5
$\begingroup$

In this country there's no such job as "armed men", no one is getting paid just for killing others and standing around looking menacingly just to scarecrow away the aggressors.

Considering the country in question is not isolated away in a lost island yet to be found by the rest of the world, in which specific situation or condition such a society would be able to protect itself?

$\endgroup$
15
  • 10
    $\begingroup$ If there really is no such job as armed men then of course there is no need for protection. Because if they need protection then there clearly must be such a job as menacing armed men, just not their armed men. $\endgroup$
    – AlexP
    Commented May 16 at 10:44
  • 7
    $\begingroup$ The absense of a professional army or warrior-aristocracy doesn't imply no armed men, or even the absense of a militia. $\endgroup$ Commented May 16 at 12:07
  • 8
    $\begingroup$ A country with no army in a world with countries that have armies had best not have anything anyone else wants or it won't be a country for long .. and just because there isn't a standing profesional army doesn't mean it doesn't have an army, every adult can be a member of the 'home guard' and do there training on weekends, it's not a job and they don't get paid but they have a chain of command and they all have guns, it doesn't have to be 'official' either .. they better have irregulars or be paying someone else for protection if they've no regular army or they won't exist long [shrugs]. $\endgroup$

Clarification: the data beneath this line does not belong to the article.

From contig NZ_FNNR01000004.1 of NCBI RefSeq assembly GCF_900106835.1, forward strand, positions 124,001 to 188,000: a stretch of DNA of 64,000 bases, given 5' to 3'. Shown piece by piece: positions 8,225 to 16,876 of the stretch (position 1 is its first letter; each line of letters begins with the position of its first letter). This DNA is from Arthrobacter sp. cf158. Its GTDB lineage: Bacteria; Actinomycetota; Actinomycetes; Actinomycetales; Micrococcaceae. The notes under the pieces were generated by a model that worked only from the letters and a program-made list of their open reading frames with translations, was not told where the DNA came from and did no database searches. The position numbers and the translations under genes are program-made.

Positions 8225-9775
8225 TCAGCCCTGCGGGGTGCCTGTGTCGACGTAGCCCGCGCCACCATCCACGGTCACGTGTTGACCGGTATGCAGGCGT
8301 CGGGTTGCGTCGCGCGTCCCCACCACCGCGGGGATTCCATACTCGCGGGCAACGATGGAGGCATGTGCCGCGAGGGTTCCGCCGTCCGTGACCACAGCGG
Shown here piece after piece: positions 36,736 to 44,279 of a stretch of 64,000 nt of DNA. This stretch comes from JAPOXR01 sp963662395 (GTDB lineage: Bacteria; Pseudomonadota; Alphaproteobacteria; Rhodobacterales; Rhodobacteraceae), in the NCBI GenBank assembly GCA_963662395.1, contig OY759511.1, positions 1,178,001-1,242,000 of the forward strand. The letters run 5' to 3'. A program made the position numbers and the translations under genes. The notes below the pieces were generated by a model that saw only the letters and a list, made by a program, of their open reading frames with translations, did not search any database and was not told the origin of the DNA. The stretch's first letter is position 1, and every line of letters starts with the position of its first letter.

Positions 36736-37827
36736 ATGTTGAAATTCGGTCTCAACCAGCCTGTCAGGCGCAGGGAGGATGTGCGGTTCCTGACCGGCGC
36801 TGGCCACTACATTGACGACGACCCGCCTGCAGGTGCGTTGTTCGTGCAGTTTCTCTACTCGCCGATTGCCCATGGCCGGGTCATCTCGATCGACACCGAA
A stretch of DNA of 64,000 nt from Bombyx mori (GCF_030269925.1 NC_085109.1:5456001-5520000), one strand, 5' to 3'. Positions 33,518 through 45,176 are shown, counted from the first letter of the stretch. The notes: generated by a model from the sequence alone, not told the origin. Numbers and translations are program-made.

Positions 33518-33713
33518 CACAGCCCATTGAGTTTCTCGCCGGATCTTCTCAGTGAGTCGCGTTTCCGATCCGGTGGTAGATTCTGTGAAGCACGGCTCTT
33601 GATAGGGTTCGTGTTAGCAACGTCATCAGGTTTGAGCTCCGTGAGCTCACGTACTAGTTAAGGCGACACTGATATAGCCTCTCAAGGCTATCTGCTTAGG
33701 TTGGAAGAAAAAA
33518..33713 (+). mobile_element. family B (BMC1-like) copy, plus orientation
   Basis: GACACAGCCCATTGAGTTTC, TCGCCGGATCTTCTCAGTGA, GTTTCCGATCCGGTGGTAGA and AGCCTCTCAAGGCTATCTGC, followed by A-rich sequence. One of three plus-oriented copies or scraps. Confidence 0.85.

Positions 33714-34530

– Pelinore
    Commented May 16 at 12:14
  • 6
    $\begingroup$ Clarity and further information required - you are saying that there are no armed men in the world, then you mention there is a country (that is not a lost island) before asking about how a society protects itself. Assuming that you actually intended this to be gender neutral (otherwise the obvious answer is "the armed women take care of intruders") and that there are no armed people in the world, who is the country/society(?) defending against? How are violent criminals dealt with? $\endgroup$ Commented May 16 at 14:55
  • 3
    $\begingroup$ @NuclearHoagie wait, what? you're saying that no-one would engage in theft of land, or property, or enslavement of people, unless they were paid for it? that no-one would even engage in an act of petty vengeance against the impure unbelievers in the next valley over, unless they'd been contracted to do so? $\endgroup$ Commented May 16 at 15:46